A program contains a set of instructions designed to complete a specific task. It does not execute these instructions. On the other hand, a process is a sequence of instruction execution. It executes the instructions present in the program code.
A program consists of instructions and data. It does not manipulate data during its execution. Conversely, a process contains program data and requires additional information for its management and execution.
Program vs. Process in OS- Multiple processes can execute a single program. The program code may be the same in such cases, but the program data may differ between processes. This allows for concurrent execution and efficient utilization of system resources.
Here is the difference between process and program in os:
|Definition||A program is a set of instructions written in a programming language that defines a specific task or functionality.||A process is an instance of a program currently being executed by the operating system. It includes program code, data, and system resources.|
|Storage||Exists as a file on disk or in memory.||Exists in memory while running.|
|State||Inactive (until executed).||Active (running) or inactive (terminated).|
|Execution||Not directly executable by the computer. Needs an interpreter or compiler.||Executable by the computer's CPU.|
|Resources||Does not consume system resources while not running.||Consumes system resources during execution.|
|Interaction||Interacts with users or other programs through input/output operations.||Interacts with the operating system and other processes through system calls.|
|Creation||Created by a programmer or developer.||Created by the operating system when the program is executed.|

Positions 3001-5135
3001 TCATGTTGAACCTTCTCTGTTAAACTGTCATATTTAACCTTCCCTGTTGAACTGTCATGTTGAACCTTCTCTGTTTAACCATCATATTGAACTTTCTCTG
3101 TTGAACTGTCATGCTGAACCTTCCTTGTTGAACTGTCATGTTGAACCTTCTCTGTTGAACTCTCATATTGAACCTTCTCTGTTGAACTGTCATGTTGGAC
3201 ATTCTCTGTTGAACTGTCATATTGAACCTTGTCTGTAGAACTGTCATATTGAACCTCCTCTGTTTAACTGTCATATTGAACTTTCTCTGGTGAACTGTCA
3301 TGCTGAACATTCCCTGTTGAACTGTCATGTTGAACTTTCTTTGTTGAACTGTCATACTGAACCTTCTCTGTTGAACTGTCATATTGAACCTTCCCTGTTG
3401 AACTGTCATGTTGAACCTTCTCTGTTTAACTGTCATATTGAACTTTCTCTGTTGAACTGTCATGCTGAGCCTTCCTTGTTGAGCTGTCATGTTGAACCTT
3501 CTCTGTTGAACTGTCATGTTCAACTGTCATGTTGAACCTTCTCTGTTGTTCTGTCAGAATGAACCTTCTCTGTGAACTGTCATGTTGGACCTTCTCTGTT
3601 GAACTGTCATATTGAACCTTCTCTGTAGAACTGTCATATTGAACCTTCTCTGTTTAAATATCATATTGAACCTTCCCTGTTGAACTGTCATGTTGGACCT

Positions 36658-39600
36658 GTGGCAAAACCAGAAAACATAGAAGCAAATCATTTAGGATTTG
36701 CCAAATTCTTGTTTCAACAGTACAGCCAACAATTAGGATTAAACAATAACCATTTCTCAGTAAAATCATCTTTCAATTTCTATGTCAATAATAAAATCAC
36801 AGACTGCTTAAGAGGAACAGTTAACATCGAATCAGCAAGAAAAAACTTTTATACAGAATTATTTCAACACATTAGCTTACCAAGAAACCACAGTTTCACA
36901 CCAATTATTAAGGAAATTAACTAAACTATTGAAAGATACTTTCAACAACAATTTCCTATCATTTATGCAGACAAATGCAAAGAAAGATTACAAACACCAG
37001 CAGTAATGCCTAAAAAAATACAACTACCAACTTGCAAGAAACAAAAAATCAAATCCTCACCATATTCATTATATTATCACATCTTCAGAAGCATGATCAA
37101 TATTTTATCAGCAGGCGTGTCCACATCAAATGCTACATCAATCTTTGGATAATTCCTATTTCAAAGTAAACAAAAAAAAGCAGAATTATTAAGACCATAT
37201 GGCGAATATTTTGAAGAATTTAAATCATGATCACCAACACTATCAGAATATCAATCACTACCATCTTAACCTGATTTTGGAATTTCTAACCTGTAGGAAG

|Termination||Controlled by the user or the program.||Controlled by the operating system or can complete its execution naturally.|
|Parallel Execution||Multiple instances can run in parallel if started separately.||Multiple processes can run concurrently, utilizing multiple CPU cores.|
|Relationship||Can be a part of a larger software system or application.||A single program can give rise to multiple processes, each independent.|
|Examples||Microsoft Word, Photoshop, Web Browsers.||Instances of a web browser, background system tasks, printing documents.|
After understanding the difference between program and process in os, let’s dig into the similarities. There are several similarities between processes and programs. Here are some of the key similarities:
While processes and programs have distinct roles and characteristics, their underlying nature of executing code, utilizing resources, and interacting with the system makes them closely interconnected in computing.
In conclusion, the difference between a process and a program lies in their nature, existence, resource requirements, control blocks, instruction execution, and data manipulation. A program is a passive entity residing in secondary memory, while a process is an active entity loaded into the main memory during execution. Understanding the distinction between these two concepts is crucial for comprehending the inner workings of computers and operating systems.
By grasping the nuances of processes and programs, you can better understand how software is executed and managed within computer science. Whether you're a programmer, an IT professional, or a curious enthusiast, this knowledge will undoubtedly enhance your comprehension of the computational world.